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The apology tour began first thing Monday. “I know these past few days have been very hard for this group, and I fully recognize that this news cycle and my role in it have overshadowed the incredible week of reporting we just had and distracted from the work of every single journalist in this organization, and for that, I’m sorry,” Chris Licht said at the top of CNN’s morning editorial call, soundbites from which immediately found their way into the press. “As I read that article, I found myself thinking, CNN is not about me. I should not be in the news, unless it’s taking arrows for you. There are parts of that article and characterizations made, where I don’t recognize myself. But there are those of you who do. This experience has been tremendously humbling, and to those whose trust I lost I will fight like hell to win it back.”

Licht was referring, of course, to The Atlantic’s devastating postmortem of his first year leading the embattled cable news network, which landed on the heels of the highly controversial Donald Trump town hall shepherded by Licht weeks earlier. The 15,000-word fly-on-the-wall profile by Tim Alberta wasn’t a typical takedown so much as the type of all-access feature where the writer essentially hands his subject some rope and the subject hangs himself. In the viciously gossipy and schadenfreude-filled media world, it’s all anyone’s been talking about since the piece dropped on Friday morning, and the fallout is still being assessed. The question now is whether the imbroglio will continue to metastasize, and to what extent.

Licht could presumably keep his hands on the controls for some time to come. And yet, it’s also easy to imagine the possible headlines a few months down the road: Chris Licht is stepping down from his tumultuous role as the CEO of CNN. Warner Bros. Discovery boss David Zaslav thanks him for his contributions to the company. He plans to take a beat and spend more time with his family before figuring out his next move. (Or even—never say never!—Chris Licht will return to his celebrated role as executive producer of The Late Show with Stephen Colbert.)

That narrative appears to have already been seeded. “In the last 48 hours, it has become clear, based on conversations with well-placed sources, that Zaslav’s once steadfast support has wavered considerably,” Puck’s Dylan Byers reported. Writing for New York, Brian Stelter (who is also a contributor to VF) came upon a more brutal assessment from employees inside the network, who shared their impressions as follows: “He’s over.” “He’s done.” “There’s no coming back from that profile.”

On Monday, I got on the phone with some sources who are plugged into the thinking at the top to try and get my own read on where Licht stands. For what it’s worth, I didn’t come away from those conversations thinking that he’s definitely a goner; it may just be too early to gauge one way or another. As one source put it, “This doesn’t have to be fatal at all.”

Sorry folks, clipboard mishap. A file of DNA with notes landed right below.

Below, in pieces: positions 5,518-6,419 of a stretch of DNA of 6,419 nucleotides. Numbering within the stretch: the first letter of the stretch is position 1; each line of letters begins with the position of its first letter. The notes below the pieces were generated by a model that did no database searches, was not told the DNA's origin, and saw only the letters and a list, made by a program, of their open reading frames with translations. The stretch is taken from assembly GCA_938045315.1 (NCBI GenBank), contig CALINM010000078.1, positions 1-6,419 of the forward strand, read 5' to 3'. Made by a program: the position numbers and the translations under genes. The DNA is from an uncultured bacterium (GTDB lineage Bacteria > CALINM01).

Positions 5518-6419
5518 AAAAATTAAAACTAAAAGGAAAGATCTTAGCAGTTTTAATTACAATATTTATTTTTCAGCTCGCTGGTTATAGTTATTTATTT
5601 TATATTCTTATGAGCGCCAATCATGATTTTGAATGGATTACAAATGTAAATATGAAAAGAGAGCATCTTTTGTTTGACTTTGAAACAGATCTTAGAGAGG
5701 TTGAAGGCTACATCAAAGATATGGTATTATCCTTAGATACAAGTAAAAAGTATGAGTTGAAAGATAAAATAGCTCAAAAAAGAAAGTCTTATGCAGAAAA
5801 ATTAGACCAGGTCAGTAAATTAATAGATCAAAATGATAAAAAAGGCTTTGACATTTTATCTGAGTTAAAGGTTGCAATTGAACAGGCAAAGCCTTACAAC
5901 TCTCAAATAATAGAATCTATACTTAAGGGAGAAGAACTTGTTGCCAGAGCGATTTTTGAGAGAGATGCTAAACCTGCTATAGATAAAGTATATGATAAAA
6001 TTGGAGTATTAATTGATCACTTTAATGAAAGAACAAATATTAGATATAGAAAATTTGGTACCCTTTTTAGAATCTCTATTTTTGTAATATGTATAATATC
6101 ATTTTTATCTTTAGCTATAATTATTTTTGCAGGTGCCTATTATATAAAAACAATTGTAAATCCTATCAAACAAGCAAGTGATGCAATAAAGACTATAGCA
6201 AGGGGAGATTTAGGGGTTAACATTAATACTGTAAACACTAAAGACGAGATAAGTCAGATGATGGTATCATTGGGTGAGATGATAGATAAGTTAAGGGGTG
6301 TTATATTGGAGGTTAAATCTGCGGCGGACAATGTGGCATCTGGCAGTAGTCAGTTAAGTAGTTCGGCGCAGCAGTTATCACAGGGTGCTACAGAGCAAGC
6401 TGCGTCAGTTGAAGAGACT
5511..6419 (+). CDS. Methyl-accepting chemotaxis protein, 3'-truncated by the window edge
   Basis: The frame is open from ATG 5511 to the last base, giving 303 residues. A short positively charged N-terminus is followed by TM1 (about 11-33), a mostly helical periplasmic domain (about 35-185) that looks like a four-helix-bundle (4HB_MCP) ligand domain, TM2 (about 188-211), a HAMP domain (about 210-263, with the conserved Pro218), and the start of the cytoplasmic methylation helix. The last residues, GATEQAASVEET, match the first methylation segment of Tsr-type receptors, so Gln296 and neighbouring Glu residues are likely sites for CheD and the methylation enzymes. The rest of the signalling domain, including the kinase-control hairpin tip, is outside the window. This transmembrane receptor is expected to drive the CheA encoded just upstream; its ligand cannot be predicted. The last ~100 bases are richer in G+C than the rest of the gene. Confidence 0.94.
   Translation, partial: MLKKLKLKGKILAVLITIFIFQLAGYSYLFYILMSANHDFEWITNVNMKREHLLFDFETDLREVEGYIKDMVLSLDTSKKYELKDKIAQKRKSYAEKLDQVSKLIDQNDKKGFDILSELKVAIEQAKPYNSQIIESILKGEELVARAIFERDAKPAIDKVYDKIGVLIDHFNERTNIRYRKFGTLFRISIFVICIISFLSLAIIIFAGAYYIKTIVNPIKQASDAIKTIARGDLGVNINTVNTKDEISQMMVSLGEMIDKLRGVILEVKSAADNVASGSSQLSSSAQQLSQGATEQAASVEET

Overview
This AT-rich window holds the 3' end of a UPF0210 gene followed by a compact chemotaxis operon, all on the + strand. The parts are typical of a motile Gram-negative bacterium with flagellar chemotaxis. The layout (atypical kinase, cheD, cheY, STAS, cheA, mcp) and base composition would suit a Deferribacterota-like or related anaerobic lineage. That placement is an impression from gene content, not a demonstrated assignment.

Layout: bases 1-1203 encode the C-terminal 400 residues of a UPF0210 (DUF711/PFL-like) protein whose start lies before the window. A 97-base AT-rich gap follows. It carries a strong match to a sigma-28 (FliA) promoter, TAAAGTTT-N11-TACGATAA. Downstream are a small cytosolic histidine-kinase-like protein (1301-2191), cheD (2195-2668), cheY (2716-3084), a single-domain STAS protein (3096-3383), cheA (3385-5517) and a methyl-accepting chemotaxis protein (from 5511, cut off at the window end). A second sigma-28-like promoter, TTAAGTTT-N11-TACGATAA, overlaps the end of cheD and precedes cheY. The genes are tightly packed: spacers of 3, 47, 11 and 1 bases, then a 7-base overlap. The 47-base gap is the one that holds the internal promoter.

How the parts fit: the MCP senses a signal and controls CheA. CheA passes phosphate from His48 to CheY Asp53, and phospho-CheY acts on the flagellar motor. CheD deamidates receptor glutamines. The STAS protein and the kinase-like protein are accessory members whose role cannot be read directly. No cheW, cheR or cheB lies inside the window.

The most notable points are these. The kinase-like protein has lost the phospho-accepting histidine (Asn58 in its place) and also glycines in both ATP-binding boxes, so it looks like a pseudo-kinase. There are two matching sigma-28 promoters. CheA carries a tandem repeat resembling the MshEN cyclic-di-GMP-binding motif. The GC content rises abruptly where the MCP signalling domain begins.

Something that did come across in my chats is that Zaslav isn’t happy about where things are at with CNN in general and that his concerns have been percolating for several months now. (For those of you who’ve been following, ratings are down, morale is in the tank, and a fully-formed programming slate has yet to take shape.) I’m told it was as early as March that he initiated a conversation about bringing in a chief operating officer to work alongside Licht as a stabilizing force, and to shore up management of the network; the conversations about that person being Zasalv’s longtime lieutenant and confidante David Leavy, whose appointment was announced the day before The Atlantic piece hit, heated up within the past month. (Zaslav, by the way, didn’t know there was a year-long Atlantic piece in the works until a few weeks before it was published when WBD’s communications chief put the kibosh on an on-record interview he had been negotiating.)

The case for the Licht-Leavy turnaround plan is this: Licht can focus on the programming side of things (as well as the now herculean task of rebuilding trust within CNN’s sprawling network of journalists around the world), while Leavy gets down and dirty with company culture, processes, commercial matters, etc. You can choose to believe this or not, but I’m told Licht and Leavy have developed a strong rapport and become genuine friends over the past year, gone out to dinner with their wives and all of that. Also, while it’s easy to peg Leavy as the bean counter, my understanding is that he actually has relationships with CNN producers and on-air talent going back to the years he spent working in the Clinton White House in the ’90s, which, well, that certainly doesn’t hurt. (No comment on any of this from CNN or WBD.)

What comes next? In the immediate term, Leavy, who lives in DC, is headed to New York this week to roll up his sleeves, get under the hood, and figure out what needs to be done. As Stelter reported over the weekend and I also confirmed, his phone’s been blowing up with calls from CNN journalists, who are understandably rattled by everything that’s been going on. So Leavy’s schedule this week will be just what you’d imagine: meetings out the wazoo. As for Licht’s long-term fate, only time will tell.

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